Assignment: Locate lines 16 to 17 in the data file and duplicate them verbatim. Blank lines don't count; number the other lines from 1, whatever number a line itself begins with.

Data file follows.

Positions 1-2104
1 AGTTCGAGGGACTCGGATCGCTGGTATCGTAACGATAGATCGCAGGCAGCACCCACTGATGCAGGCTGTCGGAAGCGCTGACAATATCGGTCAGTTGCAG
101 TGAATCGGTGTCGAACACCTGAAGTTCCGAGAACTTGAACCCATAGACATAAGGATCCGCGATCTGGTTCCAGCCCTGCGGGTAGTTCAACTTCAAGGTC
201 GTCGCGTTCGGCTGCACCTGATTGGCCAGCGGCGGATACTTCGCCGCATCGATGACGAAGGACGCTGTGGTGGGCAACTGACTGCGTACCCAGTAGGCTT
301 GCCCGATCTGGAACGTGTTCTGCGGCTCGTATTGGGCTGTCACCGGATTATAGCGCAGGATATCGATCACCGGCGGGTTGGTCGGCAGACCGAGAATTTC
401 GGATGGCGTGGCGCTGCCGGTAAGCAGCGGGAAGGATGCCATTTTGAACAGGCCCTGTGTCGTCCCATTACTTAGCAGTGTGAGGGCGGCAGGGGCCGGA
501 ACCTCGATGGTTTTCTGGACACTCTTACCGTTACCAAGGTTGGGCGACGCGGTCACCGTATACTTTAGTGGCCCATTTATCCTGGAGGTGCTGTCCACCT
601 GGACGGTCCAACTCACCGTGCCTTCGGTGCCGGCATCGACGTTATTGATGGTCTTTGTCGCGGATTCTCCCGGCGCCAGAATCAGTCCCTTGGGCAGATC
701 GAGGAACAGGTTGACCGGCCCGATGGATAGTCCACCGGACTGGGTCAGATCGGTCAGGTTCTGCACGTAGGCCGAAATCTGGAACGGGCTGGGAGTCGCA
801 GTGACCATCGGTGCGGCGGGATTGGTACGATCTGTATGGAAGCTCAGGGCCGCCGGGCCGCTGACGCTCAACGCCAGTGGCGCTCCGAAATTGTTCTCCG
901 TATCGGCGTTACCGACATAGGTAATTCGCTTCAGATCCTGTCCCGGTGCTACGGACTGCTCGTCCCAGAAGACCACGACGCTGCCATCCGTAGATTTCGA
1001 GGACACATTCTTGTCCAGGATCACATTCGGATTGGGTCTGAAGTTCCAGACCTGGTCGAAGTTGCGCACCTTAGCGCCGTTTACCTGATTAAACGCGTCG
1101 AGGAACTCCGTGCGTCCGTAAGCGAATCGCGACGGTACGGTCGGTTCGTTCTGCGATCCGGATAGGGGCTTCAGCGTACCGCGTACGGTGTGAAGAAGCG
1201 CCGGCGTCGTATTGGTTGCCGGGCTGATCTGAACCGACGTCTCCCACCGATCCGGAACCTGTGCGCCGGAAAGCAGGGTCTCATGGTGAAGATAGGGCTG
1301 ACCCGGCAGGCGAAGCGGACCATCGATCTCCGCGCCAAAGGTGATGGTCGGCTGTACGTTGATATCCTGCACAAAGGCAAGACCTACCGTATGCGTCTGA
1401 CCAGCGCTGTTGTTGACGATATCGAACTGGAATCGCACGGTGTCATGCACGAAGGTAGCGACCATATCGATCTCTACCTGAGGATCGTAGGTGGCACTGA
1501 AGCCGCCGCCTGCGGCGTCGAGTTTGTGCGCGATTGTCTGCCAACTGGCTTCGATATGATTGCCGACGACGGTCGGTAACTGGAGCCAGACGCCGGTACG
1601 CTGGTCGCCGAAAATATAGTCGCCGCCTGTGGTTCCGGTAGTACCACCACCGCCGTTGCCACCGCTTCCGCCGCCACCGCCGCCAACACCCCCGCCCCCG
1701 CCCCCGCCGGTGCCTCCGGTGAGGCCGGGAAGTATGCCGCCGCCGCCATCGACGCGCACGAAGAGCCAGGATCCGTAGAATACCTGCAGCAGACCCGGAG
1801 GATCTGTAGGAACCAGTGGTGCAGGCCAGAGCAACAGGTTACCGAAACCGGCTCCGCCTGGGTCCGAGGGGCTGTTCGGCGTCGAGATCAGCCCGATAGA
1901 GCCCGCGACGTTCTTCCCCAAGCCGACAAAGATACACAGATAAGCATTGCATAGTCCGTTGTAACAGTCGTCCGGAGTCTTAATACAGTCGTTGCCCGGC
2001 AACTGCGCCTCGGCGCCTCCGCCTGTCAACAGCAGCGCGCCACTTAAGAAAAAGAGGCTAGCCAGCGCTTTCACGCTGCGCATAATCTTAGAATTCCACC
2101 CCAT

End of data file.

1401 CCAGCGCTGTTGTTGACGATATCGAACTGGAATCGCACGGTGTCATGCACGAAGGTAGCGACCATATCGATCTCTACCTGAGGATCGTAGGTGGCACTGA
1501 AGCCGCCGCCTGCGGCGTCGAGTTTGTGCGCGATTGTCTGCCAACTGGCTTCGATATGATTGCCGACGACGGTCGGTAACTGGAGCCAGACGCCGGTACG